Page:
“He [Guerrero] mentioned during the meeting, he will make sure that those officers in NAIA will continuously monitor movements of the individuals,” he said.

Oaminal asked Racela if, after the several meetings, there is “conclusive action or a determination whether or not the coming in of money has violated the law.”

Racela said they requested information from their financial intelligence counterparts from where those individuals come from.

“That is only the extent that we can do because the framework of our money laundering is not to presume that those funds are really proceeds of unlawful activity. We need to establish also the predicate offense or unlawful activity,” he said.

He said they signed a Memorandum of Understanding with the BOC, the BSP, and Bureau of Immigration on the implementation of the foreign currency declarations.

“The prime mover, the one that is actually regulating foreign currency movements is the BSP. We are merely implementing Memorandum Circular No. 308 and the primary implementor in the airport is the Bureau of Customs,” Racela said.

Under the MOU, the BOC is required to forward the foreign currency declarations as well as the summary of the declarations in a month, within 10 days after the month to the AMLC.

“One of the loopholes being taken advantage of by the smuggler of money, they are in fact officially declared and under our rules, when you carry more than $10,000 of money for as long as you declare, you are allowed to bring them in. That triggered a suspicion already. When these are brought into the Customs territory, it should have already triggered some kind of alarm,” Cua said.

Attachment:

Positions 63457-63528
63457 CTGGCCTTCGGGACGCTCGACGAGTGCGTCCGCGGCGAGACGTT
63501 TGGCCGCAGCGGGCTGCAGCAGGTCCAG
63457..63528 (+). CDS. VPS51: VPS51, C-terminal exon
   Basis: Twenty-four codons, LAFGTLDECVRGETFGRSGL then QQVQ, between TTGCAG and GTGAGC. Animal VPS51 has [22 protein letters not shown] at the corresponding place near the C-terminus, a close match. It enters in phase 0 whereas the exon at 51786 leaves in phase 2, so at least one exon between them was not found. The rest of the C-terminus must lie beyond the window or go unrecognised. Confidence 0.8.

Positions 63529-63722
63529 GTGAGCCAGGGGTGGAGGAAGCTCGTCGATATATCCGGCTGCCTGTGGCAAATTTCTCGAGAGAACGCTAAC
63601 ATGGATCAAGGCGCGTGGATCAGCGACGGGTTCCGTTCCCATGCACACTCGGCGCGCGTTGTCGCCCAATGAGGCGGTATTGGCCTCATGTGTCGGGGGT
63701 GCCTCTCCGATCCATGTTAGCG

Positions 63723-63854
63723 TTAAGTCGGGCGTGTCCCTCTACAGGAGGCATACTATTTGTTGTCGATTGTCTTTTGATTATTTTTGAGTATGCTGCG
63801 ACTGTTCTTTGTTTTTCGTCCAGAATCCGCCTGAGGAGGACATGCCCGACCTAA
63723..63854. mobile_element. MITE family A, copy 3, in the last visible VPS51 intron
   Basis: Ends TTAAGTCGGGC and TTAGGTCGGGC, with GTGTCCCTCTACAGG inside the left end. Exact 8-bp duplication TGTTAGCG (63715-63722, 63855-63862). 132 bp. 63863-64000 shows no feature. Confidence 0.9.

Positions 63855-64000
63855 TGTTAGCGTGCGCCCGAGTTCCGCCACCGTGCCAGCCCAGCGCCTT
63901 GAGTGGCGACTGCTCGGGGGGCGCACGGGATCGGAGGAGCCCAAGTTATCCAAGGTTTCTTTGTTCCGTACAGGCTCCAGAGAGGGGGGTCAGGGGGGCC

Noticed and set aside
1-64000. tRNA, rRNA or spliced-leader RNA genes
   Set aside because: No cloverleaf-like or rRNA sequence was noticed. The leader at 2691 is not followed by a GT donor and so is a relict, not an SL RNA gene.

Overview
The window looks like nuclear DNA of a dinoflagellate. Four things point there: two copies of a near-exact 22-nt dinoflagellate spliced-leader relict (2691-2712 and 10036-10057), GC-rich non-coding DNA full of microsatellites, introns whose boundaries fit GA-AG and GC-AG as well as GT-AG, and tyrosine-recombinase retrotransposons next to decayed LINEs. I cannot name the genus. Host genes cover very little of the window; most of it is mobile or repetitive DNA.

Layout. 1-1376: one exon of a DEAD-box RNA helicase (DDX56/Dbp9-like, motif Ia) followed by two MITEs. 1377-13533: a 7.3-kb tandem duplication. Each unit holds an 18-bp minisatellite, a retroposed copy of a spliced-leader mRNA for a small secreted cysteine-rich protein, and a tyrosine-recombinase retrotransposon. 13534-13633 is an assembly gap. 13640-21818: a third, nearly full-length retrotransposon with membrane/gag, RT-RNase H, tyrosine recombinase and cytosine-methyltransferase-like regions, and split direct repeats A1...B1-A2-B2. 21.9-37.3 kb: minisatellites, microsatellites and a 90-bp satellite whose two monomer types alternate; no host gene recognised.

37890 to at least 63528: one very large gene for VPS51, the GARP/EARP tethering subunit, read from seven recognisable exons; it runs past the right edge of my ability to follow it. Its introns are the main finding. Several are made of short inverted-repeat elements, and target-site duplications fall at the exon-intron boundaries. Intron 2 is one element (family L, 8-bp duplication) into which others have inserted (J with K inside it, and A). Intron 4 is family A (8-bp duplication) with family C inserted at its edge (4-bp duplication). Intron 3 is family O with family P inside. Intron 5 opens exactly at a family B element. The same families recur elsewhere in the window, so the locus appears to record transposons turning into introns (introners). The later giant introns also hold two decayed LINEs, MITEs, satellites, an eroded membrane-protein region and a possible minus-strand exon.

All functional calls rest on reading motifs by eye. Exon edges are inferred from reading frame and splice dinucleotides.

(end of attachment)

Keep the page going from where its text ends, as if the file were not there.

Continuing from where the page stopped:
Racela said carrying money into the Philippines “is not a suspicious activity per se.”

“In fact, all jurisdictions have liberalized the entry of their respective jurisdictions. As long as they declare it accurately, then they can leave the airport freely. It is merely false declaration and misdeclaration they are looking into,” he said.

He said the existing policies should be reviewed, citing that the policy gaps may have triggered the entry of the reported $1.02 billion in “cold cash” into the country.

“Don’t you think that this kind of happening is an occasion for us to review the existing policy that for as long as you declare, nothing happens to you even if they can be proceeds of crimes,” Cua said.

During the deliberation, Racela cautioned that the Philippines may be grey-listed and sanctioned by the Financial Action Task Force (FATF) if there are no actions taken to address the AMLA’s deficiencies.

He said they have been tasked by the Salceda panel to draft a bill seeking to institute procedures for bulk foreign currency importation.

He said generally, among the declared purpose of the foreign currency deposits are real estate, casino, and business.

The House Committee on Ways and Means earlier formed a five-man technical working group (TWG) that will address the policy gaps that fired up the influx of huge amount of foreign currencies.

The members of the panel are AAMBIS-OWA party-list Rep. Sharon Garin, Nueva Ecija1st district Rep. Estrellita Suansing, Sultan Kudarat 2nd district Rep. Horacio Suansing Jr., Muntinlupa lone district Rep. Rozzano Rufino “Ruffy” Biazon, and Marikina City 2nd district Rep. Stella Luz Quimbo.

Salceda said the small group is tasked to draft a bill “providing instituting procedures for bulk foreign currency importation.”